Twenty sophomores in the College of Arts & Sciences will design their own interdisciplinary courses of study as the newest members of the Robert S. Harrison College Scholar Program.
Their research interests and early proposals — which range from “Injustice, Heritage and Identity Resilience” to “Black Maternal Mortality and Radicalized Medical Malpractice Throughout History” — will guide them as they select classes and eventually complete a senior project.
Harrison College Scholars design their own interdisciplinary major, organized around a question or issue of interest, and pursue a course of study that cannot be found in an established major.
“Our students are smart, innovative, and creative, but their intellectual journey is just beginning, so we work on bringing them together to support and learn from one another,” said Michael Goldstein, professor of psychology (A&S) and director of the program. “A theme of the Harrison College Scholar Program is that our students are independent but not isolated,” Goldstein said.
Shelby Williams ’25 is majoring in government, as well as College Scholar.
“For as long as I can remember, I have had a lot of interdisciplinary interests. I’m interested in health care policy, medical racism and medical malpractice law,” Williams said. “As an African-American, my symptoms and pain have not always been taken seriously.”
She’s taking classes related to the U.S. healthcare system, as well as classes in government, anthropology and feminist, gender and sexuality studies, among other areas.
Aside from the opportunity to design her path of study, Williams said she appreciates the camaraderie of the College Scholar group.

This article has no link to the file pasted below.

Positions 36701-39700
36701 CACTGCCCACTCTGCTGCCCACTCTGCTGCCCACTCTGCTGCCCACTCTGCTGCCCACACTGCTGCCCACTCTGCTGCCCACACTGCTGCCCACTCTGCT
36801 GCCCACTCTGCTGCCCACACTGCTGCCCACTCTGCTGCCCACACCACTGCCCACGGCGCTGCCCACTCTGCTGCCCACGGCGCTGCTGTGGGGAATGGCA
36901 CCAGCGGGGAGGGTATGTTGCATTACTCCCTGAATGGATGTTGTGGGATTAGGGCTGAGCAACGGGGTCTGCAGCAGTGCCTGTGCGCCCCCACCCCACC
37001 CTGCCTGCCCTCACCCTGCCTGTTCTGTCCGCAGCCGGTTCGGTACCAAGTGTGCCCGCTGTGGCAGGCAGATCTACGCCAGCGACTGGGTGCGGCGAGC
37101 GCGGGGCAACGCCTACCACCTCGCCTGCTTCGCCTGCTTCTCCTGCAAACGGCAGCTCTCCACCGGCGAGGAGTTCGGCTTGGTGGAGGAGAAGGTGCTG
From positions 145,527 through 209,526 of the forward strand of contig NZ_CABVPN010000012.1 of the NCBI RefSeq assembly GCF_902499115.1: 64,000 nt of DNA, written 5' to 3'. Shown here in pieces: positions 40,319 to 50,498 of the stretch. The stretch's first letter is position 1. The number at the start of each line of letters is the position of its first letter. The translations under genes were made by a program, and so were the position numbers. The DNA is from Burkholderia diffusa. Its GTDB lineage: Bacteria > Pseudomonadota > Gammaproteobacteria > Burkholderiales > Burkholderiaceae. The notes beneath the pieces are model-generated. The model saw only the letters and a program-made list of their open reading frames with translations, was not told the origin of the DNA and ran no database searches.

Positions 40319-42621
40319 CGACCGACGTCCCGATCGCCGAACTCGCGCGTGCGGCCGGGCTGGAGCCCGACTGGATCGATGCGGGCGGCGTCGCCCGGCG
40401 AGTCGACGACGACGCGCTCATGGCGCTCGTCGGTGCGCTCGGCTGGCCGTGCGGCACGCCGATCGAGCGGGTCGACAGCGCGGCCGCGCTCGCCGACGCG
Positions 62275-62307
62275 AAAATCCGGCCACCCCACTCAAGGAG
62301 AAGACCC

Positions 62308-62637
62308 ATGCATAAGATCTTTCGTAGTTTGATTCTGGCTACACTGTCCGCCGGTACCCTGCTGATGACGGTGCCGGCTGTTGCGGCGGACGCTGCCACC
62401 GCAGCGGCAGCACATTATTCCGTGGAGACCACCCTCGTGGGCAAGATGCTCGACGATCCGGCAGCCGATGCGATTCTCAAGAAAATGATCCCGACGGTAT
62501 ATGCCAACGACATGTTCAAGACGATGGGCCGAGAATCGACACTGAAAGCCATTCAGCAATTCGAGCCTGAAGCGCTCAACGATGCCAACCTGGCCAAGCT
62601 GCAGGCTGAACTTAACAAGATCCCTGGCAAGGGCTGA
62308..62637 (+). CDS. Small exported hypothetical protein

“Coming from a smaller school to Cornell was a little bit overwhelming, so having this close-knit group of students who are also trying to do something challenging has been great,” she said. “You have this group of people who are studying things you hadn’t even conceived of, and being able to learn about what motivates them to pursue that is a boon to my education.”
Alexander Burnett ’25 came to Cornell interested in history and government, but during his first year he also discovered a passion for anthropology, “where you’re looking at the holistic lens of human experience,” he said.
His College Scholar proposal includes research in the areas of religious studies, history and Asian studies, among other areas.
“I’m interested in the study of religions because it’s something that for all of human history has impacted people’s lives in the deepest sense possible,” he said.
Aindri Patra ’25 knew coming into Cornell that she wanted to apply to become a College Scholar. Her interests lie in biology and medicine and using sociology and data science to ensure better outcomes for patients.
“I want to work on how we can improve the current medical diagnostic process, through a scientific lens but also using medical data to see what groups are diagnosed improperly,” she said. “And I’m interested in the human side of things. There are a lot of cultural implications when you’re dealing with medical diagnoses, and I want to make sure those aren’t ignored.”
During a weekly College Scholar seminar, students share their projects and offer feedback. “People have had different experiences and they’ll offer up ideas for professors we should meet or classes we should take,” Patra said.
College Scholars pursue their subjects using advanced, often graduate-level, techniques. As a capstone to their studies, all Scholars undertake an independent senior project, usually culminating in an honors thesis.
Jack Donnellen ’25 wanted to become a College Scholar to pursue a variety of subjects – law, government, linguistics and statistics. He also looked forward to the idea of working on his thesis, which will focus on variations in the interpretation and rule of law in Arabic, Hebrew, French and English
Shuqian Lyu ’25 has interests in visual studies, film and design, but she’s also focused on climate change and political justice.
“I think documentary films are not well represented in film and media studies, and I want to work on something that can make a change,” she said.
Lyu learns something from each scholar who shares their work during the weekly meetings, she said. “I’m not only focused on my own work, but I learn about other people’s mindsets, methodologies and how they chose a topic.”